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Thursday, April 29, 2010

Working for the government

Here are some eye-opening statistics from the Washington Examiner contrasting what federal employees earn compared to the private sector.
For decades, public sector unions have peddled the fantasy that government employees were paid less than their counterparts in the private sector. In fact, the pay disparity is the other way around. Government workers, especially at the federal level, make salaries that are scandalously higher than those paid to private sector workers. And let's not forget private sector workers not only have to be sufficiently productive to earn their paychecks, they also must pay the taxes that support the more generous jobs in the public sector.

Data compiled by the Commerce Department's Bureau of Economic Analysis reveals the extent of the pay gap between federal and private workers. As of 2008, the average federal salary was $119,982, compared with $59,909 for the average private sector employee. In other words, the average federal bureaucrat makes twice as much as the average working taxpayer. Add the value of benefits like health care and pensions, and the gap grows even bigger. The average federal employee's benefits add $40,785 to his annual total compensation, whereas the average working taxpayer's benefits increase his total compensation by only $9,881. In other words, federal workers are paid on average salaries that are twice as generous as those in the private sector, and they receive benefits that are four times greater.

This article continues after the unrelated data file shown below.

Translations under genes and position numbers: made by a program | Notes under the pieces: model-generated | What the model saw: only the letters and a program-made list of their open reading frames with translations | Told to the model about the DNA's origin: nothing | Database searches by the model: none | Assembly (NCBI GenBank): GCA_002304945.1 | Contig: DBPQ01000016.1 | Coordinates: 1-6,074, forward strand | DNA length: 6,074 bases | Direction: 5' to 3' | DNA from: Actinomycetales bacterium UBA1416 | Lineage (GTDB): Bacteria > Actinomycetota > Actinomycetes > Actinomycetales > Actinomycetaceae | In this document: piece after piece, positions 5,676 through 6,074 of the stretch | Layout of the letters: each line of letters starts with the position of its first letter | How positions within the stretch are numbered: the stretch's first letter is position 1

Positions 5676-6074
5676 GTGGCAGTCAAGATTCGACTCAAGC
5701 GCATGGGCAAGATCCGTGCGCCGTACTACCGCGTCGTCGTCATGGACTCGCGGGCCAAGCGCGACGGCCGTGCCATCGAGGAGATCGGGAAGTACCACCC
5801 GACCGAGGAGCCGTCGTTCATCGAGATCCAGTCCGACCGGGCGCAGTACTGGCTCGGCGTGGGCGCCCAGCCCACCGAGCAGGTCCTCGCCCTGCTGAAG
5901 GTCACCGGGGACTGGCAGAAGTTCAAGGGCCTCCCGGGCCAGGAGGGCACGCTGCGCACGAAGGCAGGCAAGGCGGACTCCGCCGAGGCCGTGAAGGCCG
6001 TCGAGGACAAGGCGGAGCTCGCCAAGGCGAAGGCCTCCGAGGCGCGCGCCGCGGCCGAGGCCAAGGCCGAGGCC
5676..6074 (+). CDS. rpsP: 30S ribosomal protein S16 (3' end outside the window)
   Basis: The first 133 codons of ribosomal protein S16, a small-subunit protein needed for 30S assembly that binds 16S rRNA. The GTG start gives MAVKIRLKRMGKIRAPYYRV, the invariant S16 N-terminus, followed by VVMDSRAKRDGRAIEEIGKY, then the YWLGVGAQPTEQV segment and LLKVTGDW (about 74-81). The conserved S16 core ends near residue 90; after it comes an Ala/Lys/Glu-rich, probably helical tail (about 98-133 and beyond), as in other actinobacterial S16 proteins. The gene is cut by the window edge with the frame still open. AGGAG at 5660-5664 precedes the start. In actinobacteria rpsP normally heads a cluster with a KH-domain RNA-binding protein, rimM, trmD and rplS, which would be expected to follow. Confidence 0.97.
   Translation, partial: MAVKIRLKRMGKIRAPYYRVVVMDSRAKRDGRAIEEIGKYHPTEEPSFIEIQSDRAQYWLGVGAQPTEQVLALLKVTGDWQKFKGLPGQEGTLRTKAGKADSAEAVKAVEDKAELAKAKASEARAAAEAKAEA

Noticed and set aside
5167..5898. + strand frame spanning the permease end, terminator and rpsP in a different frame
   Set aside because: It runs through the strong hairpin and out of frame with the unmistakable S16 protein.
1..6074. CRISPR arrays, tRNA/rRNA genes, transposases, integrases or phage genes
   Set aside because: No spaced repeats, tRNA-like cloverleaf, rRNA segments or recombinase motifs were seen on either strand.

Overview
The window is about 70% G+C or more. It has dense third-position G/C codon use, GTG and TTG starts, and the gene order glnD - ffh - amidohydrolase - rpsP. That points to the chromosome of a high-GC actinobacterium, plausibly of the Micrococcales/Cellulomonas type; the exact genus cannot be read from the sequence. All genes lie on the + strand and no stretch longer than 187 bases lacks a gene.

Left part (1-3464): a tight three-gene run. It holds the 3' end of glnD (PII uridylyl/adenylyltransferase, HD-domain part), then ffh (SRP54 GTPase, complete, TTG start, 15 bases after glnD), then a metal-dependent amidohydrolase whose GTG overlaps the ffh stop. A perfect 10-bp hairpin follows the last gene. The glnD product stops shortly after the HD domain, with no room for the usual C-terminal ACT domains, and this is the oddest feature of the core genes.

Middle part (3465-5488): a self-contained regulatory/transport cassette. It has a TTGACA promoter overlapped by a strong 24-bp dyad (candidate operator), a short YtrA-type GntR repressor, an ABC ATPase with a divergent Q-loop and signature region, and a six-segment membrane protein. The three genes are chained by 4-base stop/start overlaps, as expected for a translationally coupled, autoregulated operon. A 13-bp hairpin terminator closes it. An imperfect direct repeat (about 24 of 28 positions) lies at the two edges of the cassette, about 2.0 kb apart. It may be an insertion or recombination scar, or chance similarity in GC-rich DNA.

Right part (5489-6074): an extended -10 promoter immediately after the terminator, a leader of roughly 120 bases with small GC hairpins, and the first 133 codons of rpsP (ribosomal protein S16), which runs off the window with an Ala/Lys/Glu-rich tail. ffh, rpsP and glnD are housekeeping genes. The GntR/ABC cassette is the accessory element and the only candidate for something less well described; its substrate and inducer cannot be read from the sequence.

The results are not quite so stark, but are certainly along the same path when you look at state and local employees compared to the private sector. As the Examiner concludes, it is time for a change.
With the federal deficit and national debt heading into the stratosphere, taxpayers can no longer afford to support such lucrative government compensation. Public sector pay and benefits at all levels should be reduced to make it comparable to the wages and benefits earned by the average working taxpayer. The first politician to propose a five-year plan for this purpose is likely to be cheered mightily by taxpayers.


John A said...

Until probably the 1960s, it may have been true that a government employee was paid less for the same work as a non-government employee for the same work, with the trade-offs in benefits. The perception has been maintained, though the actuality (at least outside the Armed Forces) is rather different.

lkdemott said...

I don't doubt that Federal Employees are doing well. I wonder, however, whether these statistics overstate the case. Although there are obviously federal employees located throughout the U.S., I suspect that they are disproportionately located in Washington and other high cost of living areas. (e.g.$119,00 in Washington, D.C. is a lot less than $119,000 in Cincinnati, Ohio)